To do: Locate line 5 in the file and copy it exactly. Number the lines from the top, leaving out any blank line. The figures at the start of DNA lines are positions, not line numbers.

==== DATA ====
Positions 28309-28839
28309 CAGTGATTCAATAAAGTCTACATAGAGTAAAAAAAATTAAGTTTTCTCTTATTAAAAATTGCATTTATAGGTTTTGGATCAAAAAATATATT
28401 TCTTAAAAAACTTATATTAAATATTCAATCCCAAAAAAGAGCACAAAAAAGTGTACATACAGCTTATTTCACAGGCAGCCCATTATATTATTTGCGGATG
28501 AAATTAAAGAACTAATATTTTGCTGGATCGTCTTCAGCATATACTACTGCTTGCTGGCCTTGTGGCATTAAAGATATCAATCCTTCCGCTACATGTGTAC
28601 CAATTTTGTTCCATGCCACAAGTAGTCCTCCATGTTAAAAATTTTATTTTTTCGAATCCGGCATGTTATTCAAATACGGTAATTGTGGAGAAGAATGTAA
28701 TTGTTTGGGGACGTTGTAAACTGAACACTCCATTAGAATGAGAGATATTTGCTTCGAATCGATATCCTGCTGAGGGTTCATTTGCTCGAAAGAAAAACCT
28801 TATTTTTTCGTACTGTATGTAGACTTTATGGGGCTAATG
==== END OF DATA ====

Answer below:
28601 CAATTTTGTTCCATGCCACAAGTAGTCCTCCATGTTAAAAATTTTATTTTTTCGAATCCGGCATGTTATTCAAATACGGTAATTGTGGAGAAGAATGTAA